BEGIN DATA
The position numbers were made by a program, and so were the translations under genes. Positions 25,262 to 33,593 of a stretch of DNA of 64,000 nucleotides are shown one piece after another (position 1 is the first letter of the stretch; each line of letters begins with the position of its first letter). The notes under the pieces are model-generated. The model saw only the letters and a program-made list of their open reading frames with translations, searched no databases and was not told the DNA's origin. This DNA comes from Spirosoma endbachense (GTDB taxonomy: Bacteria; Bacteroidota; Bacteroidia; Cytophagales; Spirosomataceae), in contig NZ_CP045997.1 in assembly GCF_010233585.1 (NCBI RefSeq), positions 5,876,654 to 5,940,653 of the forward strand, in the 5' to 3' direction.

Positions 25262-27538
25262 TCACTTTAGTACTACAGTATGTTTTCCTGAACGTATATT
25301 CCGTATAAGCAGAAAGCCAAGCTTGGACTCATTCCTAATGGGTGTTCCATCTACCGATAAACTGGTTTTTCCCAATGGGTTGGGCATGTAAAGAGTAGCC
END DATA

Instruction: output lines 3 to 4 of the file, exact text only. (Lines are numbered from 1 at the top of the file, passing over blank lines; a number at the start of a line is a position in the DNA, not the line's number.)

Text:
25262 TCACTTTAGTACTACAGTATGTTTTCCTGAACGTATATT
25301 CCGTATAAGCAGAAAGCCAAGCTTGGACTCATTCCTAATGGGTGTTCCATCTACCGATAAACTGGTTTTTCCCAATGGGTTGGGCATGTAAAGAGTAGCC